Maxim Kovtun: Orser gives more freedom to an athlete, Tutberidze has more clarity and discipline
It’s been a year since four time Russian National champion Maxim Kovtun finished his career. In the interview Maxim told about coaching, quads, different coaching approaches and why some skaters are in danger of finishing their careers now.
by Elvira Ondar for gazeta.ru dd. 30th May 2020
In April, one year has passed since your decision to end your career. Since then, you’ve started coaching and have already helped some skaters.
Maxim Kovtun: Yes, although I did not work in the mode of giving constant additional lessons, I have only one skater with whom I work individually. As for the rest, I held master classes or training camps and was busy at the show, I worked with Tatiana Navka. This year everything went in this mode – shows, master classes, shows, training camps, show. And in my free time, I was engaged in giving extra lessons, gaining experience.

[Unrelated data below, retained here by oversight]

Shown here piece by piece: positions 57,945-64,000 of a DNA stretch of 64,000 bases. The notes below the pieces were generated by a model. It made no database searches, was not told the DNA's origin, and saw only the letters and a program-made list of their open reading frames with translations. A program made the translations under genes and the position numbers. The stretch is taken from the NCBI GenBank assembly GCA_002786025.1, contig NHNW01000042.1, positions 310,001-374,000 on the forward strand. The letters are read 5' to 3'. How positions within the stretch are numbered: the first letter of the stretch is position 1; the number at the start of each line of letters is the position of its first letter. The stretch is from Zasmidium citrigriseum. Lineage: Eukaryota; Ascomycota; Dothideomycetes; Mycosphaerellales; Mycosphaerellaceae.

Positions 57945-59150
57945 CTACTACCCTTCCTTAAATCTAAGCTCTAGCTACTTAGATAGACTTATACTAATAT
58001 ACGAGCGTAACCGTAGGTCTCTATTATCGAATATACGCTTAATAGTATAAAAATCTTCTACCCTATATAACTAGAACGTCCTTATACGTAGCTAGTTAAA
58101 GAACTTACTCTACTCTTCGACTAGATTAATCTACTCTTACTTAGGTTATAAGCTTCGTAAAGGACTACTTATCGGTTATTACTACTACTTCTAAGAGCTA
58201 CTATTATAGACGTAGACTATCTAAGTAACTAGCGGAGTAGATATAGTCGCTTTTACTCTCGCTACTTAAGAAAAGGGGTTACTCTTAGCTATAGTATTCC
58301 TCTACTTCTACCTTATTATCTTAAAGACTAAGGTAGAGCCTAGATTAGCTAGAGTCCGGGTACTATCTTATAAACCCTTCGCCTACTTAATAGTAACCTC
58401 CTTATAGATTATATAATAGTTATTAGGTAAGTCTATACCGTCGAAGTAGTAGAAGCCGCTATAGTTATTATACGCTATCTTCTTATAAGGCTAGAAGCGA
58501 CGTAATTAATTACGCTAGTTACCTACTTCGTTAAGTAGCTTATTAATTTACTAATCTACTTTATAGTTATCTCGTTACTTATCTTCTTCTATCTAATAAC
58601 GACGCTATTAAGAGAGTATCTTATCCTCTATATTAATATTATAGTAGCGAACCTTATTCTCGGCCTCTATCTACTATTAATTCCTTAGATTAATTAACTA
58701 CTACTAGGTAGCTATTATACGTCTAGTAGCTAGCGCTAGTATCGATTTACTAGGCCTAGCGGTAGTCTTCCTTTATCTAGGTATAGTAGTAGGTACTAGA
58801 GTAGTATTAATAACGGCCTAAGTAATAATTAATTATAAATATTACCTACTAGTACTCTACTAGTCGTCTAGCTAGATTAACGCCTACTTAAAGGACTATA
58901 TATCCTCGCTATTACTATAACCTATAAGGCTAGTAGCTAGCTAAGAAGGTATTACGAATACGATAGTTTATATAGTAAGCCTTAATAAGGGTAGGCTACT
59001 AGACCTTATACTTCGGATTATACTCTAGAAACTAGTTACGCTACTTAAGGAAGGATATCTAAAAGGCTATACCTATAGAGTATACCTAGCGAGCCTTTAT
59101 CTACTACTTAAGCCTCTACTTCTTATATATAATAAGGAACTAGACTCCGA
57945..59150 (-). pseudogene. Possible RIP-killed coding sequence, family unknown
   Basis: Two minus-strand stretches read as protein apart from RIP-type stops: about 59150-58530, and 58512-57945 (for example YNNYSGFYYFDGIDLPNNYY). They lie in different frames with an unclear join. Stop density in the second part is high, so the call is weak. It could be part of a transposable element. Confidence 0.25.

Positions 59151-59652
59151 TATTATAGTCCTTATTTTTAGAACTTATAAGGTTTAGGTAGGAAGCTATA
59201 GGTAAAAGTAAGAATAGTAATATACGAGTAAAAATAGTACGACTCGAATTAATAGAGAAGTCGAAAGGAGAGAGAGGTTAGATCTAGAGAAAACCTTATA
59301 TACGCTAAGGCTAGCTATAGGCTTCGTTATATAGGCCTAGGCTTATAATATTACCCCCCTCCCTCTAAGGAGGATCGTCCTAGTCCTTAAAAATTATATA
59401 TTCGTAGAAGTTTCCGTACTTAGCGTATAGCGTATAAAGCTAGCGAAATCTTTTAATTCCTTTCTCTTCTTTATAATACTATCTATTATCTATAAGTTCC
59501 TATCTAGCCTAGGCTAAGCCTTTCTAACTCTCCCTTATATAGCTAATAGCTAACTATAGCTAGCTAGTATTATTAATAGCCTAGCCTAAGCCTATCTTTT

Mostly, I put jumps and fix jumping technique. But this year I also choreographed a free program for one young skater, on the Sherlock Holmes theme.
In one of the interviews you said that you helped someone master the quadruple salchow.
Maxim Kovtun: Yes, when I just finished my career, I began to help Kirill Yakovlev, we had such a skater in CSKA. Then he was recovering from an injury, and I restored him practically from scratch or even from a minus. Roughly speaking, he stepped onto the ice on one leg. And literally in two weeks we gained a very good shape even on one leg.
Then I put Kirill a triple salchow, so good that he could do a quadruple, but I do not like to rush in coaching. Then he did not have time to recover from the injury so much.
However, with the technique I put him, the jump was already on the way — only half a turn was missed. And he understood what and why he was doing in the salchow, not just repeating after me like a parrot. I am sure that if we continued to work, we would be able to make a quadruple.
From the height of already gained experience, can you say that work on quadruples is the most difficult part in the technical work of a coach?
Maxim Kovtun: Well no. I would say the most difficult thing is to constantly keep the general strategy in mind and not deviate from it, so the athlete could go steadily towards his goal. Do not immediately rush to learn the quadruple.